A key North Jersey Republican Senator is calling upon Gov. Phil Murphy to govern as he has during the coronavirus pandemic to block an upcoming gas tax increase.
State Sen. Steve Oroho (R-24) wants the governor to abandon consideration of a 9.3 cent/gallon gas tax increase that was announced by the state’s Treasury Department on Aug. 28.
Oroho notes that the first-term Democratic governor has repeatedly cited and exercised vast executive authority to respond to the current public health emergency in dealing with the economy and should now do the same in regards to the gas tax.
Governing by EO
“Gov. Murphy has had no problem issuing executive orders during the current public health emergency to take extreme steps like shutting down the New Jersey economy and preventing voters from casting their ballots in person,” said Oroho said in a press statement. “He has changed statutory deadlines and unilaterally ordered numerous other changes without legislative approval.”
Under the 2016 law negotiated by Gov. Chris Christie, New Jersey’s Transportation Trust Fund program is required to provide $16 billion over eight years to support critical infrastructure improvements to the state’s roadways and bridges. As a result, the state’s Petroleum Products Gross Receipt (PPGR) tax rate must be adjusted accordingly to generate roughly $2 billion per year.
According to Treasury Department officials, the tax hike was necessitated as a result of lower fuel consumption trends, exacerbated by the COVID-19 pandemic. The consumption of gasoline declined by a total of 38.7% from March to May, while diesel fuel consumption declined by 16.5% as New Jerseyans continued to work from home and limited extracurricular activity due to the coronavirus. The department projects highway fuels revenue collections in FY 2020 will fall short by $154.0 million.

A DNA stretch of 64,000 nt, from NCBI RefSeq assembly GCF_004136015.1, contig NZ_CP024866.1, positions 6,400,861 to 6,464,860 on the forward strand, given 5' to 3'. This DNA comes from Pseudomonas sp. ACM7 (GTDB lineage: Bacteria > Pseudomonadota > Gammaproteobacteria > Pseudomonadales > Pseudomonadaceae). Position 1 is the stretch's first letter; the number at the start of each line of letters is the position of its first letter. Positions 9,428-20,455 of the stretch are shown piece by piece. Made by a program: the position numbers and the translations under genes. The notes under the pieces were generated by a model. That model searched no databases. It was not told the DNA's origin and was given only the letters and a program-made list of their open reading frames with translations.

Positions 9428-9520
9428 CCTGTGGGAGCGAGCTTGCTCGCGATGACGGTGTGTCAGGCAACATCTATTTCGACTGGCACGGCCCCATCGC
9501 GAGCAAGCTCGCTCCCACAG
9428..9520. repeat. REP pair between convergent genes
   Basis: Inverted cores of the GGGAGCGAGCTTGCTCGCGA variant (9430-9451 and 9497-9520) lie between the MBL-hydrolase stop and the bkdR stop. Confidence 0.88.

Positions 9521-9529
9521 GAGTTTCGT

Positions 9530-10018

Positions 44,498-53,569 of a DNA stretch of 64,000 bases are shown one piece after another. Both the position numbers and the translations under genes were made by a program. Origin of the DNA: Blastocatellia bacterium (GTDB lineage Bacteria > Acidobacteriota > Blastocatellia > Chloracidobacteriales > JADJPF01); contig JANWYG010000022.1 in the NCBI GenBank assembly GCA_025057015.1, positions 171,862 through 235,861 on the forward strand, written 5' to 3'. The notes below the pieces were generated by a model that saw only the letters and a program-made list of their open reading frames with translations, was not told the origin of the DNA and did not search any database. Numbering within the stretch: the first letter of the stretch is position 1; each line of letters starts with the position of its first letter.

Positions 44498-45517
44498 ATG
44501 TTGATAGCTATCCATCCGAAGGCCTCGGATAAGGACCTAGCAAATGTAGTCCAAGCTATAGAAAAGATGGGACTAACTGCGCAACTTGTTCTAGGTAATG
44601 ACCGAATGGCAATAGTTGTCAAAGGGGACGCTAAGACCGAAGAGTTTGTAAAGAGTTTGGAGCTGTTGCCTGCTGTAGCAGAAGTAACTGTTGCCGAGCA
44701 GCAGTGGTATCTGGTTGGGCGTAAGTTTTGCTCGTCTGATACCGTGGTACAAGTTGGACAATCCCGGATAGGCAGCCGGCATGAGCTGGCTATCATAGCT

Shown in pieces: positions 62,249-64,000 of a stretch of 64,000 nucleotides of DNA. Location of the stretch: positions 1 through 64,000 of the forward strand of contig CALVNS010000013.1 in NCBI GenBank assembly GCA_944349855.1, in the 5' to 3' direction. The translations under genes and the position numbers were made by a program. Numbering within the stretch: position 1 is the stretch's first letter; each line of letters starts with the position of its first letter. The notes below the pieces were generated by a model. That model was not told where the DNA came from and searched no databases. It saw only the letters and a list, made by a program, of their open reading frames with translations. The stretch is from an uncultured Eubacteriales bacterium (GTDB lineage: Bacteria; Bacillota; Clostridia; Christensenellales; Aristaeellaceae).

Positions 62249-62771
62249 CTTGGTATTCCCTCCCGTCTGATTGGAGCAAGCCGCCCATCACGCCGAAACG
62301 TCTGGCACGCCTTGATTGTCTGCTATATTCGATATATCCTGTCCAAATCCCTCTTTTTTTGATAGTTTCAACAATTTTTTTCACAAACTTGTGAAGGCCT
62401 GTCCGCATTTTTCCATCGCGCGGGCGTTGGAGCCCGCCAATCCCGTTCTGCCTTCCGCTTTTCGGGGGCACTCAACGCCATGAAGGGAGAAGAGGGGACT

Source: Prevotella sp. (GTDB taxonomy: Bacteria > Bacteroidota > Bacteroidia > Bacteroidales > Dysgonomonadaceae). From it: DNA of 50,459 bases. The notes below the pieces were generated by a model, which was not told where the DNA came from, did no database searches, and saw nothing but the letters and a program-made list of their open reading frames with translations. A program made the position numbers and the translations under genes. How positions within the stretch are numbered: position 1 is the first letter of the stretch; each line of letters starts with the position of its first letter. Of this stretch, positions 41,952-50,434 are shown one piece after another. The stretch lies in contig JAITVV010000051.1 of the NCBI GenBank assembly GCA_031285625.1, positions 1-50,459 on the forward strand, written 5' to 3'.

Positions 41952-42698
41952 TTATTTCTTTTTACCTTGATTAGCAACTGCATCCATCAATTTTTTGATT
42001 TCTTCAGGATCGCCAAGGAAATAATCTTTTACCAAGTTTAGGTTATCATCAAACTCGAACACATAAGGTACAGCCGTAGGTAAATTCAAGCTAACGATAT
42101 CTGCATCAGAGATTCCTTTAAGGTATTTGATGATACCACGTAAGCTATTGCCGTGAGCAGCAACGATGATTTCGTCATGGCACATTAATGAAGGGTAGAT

Oroho, who sits on the Senate Budget and Appropriations Committee as well as the Senate Economic Growth Committee, characterized it as “unbelievable” for the governor to suggest that he can not prevent a gas tax increase when many families are in economic crisis.
“Considering his own executive actions kept people home and off the roads artificially depressing gas consumption, drivers shouldn’t be penalized,” stated Oroho.
The PPGR tax rate will increase to 40.2 cents for gasoline and 44.2 cents for diesel fuel at the beginning of October. When coupled with the current 10.5 cent Motor Fuels Tax rate on gasoline and the 13.5 cent rate for diesel fuel, the total tax rates for gasoline and diesel fuel will be 50.7 cents and 57.7 cents, respectively.
The Highway Fuels Revenue Target is required to be reviewed annually each August by the Treasurer, in consultation with the Legislative Budget and Finance Officer. The target is to be adjusted at the start of each year based on the prior fiscal year’s shortfall or surplus.